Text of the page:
Paranasal sinuses are a group of four paired air-filled spaces that surround the nasal cavity.

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Patriot Act

The USA PATRIOT Act is an Act of Congress signed into law by US President George W. Bush on October 26, 2001.

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Pennsylvania (Pennsylvania German: Pennsylvaani or Pennsilfaani), officially the Commonwealth of Pennsylvania, is a state located in the northeastern and Mid-Atlantic regions of the United States.

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Pharmaceutical industry

The pharmaceutical industry (or medicine industry) is the commercial industry that discovers, develops, produces, and markets drugs or pharmaceutical drugs for use as different types of medicine and medications.

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Phenylacetylcarbinol (PAC) is an organic compound that has two enantiomers, one with R- and one with S-configuration.

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Phenylephrine is a selective α1-adrenergic receptor agonist of the phenethylamine class used primarily as a decongestant, as an agent to dilate the pupil, to increase blood pressure, and to relieve hemorrhoids.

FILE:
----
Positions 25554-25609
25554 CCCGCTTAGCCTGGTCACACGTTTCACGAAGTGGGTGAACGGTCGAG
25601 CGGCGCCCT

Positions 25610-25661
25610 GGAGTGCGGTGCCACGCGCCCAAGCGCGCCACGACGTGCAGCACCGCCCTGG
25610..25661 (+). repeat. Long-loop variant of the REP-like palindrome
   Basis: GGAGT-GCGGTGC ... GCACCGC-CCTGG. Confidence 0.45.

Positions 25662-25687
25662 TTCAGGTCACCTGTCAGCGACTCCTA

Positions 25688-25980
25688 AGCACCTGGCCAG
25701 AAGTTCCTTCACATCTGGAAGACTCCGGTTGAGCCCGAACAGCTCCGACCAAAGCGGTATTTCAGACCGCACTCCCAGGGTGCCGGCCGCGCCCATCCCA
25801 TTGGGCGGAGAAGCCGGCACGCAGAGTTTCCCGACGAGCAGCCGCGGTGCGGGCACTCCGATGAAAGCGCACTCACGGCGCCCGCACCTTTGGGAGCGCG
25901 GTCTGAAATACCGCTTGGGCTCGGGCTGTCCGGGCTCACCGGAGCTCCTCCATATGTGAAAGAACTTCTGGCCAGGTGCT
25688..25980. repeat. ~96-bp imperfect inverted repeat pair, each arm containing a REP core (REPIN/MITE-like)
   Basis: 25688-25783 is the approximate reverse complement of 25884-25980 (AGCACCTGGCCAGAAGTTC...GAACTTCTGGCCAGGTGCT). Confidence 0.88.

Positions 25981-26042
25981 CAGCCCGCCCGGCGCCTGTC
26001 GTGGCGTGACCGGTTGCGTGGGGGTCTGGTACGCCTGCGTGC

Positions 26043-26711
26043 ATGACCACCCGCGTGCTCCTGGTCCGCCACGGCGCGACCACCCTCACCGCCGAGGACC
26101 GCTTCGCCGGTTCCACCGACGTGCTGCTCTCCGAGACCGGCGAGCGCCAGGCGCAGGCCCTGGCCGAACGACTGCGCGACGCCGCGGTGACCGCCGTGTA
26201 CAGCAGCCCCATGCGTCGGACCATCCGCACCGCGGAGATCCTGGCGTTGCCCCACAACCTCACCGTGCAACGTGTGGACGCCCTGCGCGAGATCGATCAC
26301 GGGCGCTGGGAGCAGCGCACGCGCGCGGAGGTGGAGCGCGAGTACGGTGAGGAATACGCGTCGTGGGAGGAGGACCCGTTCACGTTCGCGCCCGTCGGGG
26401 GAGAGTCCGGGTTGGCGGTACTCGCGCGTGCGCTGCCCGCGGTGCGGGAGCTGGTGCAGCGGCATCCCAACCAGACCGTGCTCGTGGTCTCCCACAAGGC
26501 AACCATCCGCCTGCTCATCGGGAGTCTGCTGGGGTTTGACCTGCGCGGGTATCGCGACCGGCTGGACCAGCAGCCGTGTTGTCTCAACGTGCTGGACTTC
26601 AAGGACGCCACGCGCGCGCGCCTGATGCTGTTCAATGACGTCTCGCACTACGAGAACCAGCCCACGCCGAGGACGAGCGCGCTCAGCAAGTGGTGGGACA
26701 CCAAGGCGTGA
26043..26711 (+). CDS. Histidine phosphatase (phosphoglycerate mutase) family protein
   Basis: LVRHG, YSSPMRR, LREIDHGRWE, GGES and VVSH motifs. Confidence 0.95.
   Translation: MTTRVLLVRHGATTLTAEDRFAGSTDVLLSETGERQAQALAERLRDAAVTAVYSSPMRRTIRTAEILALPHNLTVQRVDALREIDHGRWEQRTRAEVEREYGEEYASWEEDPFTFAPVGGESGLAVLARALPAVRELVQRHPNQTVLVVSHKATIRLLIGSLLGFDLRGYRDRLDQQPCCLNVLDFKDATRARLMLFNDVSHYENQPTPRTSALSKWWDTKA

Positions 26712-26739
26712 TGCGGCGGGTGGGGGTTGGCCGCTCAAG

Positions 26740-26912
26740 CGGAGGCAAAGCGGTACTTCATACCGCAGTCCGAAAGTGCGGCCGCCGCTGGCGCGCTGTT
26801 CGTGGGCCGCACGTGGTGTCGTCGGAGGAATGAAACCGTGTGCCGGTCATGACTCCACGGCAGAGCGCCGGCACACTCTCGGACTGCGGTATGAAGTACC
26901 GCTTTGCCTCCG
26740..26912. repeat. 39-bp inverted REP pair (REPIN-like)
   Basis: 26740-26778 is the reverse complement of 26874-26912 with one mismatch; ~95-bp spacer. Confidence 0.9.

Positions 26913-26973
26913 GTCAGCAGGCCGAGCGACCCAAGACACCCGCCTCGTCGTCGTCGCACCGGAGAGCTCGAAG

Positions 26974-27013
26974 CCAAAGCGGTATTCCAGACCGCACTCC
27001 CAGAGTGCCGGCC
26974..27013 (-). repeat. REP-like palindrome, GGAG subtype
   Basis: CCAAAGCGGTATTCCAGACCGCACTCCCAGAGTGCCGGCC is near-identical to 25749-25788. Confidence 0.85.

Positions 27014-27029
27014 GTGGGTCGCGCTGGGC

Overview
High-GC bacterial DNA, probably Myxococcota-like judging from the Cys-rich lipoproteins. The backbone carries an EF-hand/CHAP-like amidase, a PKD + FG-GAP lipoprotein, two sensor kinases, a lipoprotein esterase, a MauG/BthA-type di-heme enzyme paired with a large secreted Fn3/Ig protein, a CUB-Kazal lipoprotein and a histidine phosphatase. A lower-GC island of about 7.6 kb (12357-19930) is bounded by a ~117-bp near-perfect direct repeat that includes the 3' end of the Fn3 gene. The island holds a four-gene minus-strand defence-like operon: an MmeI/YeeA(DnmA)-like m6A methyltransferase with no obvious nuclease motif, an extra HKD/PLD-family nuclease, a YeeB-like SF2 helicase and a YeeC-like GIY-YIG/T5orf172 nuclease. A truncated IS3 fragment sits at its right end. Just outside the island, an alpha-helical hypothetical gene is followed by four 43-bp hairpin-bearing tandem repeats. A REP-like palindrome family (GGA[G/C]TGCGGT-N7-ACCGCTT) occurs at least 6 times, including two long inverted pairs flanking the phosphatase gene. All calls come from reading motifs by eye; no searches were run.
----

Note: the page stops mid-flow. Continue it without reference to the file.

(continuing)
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Phenylpropanolamine (PPA) is a sympathomimetic agent which is used as a decongestant and appetite suppressant.

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Precursor (chemistry)

In chemistry, a precursor is a compound that participates in a chemical reaction that produces another compound.

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Priapism is a condition in which a penis remains erect for hours in the absence of stimulation or after stimulation has ended.

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Pseudoephedrine (PSE) is a sympathomimetic drug of the phenethylamine and amphetamine chemical classes.

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Pseudoephedrine/loratadine (trade names Claritin-D, Clarinase, Clarinase Repetabs, Lorinase) is an orally administered combination drug used for the treatment of allergic rhinitis and the common cold.